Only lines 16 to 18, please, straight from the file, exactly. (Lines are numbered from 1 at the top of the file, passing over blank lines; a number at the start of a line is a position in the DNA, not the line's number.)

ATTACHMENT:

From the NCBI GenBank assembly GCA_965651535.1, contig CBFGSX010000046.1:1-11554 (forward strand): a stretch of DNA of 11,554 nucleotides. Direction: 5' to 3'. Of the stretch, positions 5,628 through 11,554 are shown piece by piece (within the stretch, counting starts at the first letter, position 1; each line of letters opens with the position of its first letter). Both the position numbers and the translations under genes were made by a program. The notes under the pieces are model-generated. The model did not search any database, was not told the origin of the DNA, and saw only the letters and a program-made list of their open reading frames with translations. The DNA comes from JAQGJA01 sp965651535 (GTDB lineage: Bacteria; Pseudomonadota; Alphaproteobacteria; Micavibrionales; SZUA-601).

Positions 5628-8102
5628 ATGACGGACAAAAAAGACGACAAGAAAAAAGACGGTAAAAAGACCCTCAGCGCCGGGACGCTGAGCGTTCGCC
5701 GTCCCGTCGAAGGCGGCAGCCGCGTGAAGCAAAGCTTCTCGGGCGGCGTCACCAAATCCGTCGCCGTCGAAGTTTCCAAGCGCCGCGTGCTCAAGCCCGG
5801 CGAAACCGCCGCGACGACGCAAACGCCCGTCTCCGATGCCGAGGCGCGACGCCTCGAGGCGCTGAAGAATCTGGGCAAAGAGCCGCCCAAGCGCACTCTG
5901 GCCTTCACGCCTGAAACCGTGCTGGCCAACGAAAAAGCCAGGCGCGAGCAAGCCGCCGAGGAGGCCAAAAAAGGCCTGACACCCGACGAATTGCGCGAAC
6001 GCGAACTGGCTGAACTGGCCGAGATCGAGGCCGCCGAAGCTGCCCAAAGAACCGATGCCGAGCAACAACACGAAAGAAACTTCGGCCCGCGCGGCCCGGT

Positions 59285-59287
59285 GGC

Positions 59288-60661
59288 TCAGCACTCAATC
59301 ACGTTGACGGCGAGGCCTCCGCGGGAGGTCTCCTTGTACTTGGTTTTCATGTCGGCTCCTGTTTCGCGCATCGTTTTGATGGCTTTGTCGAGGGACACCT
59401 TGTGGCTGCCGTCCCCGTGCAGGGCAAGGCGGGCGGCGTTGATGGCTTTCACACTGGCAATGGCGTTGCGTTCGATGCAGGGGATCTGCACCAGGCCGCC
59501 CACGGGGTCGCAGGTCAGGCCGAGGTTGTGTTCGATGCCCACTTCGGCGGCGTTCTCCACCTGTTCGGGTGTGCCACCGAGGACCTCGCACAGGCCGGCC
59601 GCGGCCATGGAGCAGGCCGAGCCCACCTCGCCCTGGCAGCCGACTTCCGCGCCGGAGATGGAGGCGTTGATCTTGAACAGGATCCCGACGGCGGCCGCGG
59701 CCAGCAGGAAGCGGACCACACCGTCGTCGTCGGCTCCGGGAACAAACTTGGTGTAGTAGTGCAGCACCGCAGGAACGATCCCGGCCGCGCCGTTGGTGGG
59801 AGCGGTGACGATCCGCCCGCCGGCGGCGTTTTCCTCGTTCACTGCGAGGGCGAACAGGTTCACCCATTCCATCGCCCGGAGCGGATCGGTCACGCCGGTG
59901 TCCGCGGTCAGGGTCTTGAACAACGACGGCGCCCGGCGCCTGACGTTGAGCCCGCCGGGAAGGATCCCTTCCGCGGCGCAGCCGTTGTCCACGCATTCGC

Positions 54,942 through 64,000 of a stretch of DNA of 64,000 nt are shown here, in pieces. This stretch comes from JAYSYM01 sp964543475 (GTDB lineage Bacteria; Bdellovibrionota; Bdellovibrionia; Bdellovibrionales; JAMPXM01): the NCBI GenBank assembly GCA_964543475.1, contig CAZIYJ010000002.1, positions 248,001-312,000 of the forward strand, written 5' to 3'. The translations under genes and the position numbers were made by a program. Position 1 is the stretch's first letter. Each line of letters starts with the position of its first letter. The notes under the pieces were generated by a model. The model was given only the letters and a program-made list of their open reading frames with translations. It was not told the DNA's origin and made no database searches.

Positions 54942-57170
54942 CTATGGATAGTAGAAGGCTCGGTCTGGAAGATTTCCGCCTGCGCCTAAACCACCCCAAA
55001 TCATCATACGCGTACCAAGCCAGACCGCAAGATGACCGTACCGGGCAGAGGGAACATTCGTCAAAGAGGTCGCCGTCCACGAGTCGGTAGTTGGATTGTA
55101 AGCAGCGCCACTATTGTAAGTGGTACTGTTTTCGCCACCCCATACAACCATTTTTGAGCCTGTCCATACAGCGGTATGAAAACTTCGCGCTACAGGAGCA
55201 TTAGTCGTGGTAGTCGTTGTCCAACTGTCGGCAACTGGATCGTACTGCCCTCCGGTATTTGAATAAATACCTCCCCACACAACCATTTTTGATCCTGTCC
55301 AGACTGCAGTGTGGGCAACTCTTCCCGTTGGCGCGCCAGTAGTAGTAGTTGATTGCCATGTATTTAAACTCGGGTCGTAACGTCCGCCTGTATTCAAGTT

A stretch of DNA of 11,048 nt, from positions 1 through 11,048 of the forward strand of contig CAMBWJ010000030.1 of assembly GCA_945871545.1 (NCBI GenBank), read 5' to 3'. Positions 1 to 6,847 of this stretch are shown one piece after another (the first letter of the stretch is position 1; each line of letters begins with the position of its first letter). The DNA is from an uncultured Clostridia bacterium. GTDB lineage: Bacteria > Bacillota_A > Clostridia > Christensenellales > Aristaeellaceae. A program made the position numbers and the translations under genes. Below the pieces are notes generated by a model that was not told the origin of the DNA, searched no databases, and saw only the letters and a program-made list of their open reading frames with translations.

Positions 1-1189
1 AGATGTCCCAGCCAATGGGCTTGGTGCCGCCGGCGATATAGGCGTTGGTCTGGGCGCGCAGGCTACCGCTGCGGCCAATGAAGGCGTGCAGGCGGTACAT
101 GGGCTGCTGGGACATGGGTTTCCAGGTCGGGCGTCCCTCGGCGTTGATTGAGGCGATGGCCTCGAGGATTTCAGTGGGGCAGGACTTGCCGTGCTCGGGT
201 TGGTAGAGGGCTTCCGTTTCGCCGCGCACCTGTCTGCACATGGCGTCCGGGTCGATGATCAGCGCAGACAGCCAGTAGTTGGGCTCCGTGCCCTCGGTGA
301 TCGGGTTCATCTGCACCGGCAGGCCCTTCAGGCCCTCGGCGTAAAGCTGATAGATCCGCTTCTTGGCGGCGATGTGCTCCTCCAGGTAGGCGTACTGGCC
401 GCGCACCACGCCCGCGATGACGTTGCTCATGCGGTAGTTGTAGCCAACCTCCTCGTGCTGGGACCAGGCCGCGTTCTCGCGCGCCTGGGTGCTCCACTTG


59701 CCAGCAGGAAGCGGACCACACCGTCGTCGTCGGCTCCGGGAACAAACTTGGTGTAGTAGTGCAGCACCGCAGGAACGATCCCGGCCGCGCCGTTGGTGGG
59801 AGCGGTGACGATCCGCCCGCCGGCGGCGTTTTCCTCGTTCACTGCGAGGGCGAACAGGTTCACCCATTCCATCGCCCGGAGCGGATCGGTCACGCCGGTG
59901 TCCGCGGTCAGGGTCTTGAACAACGACGGCGCCCGGCGCCTGACGTTGAGCCCGCCGGGAAGGATCCCTTCCGCGGCGCAGCCGTTGTCCACGCATTCGC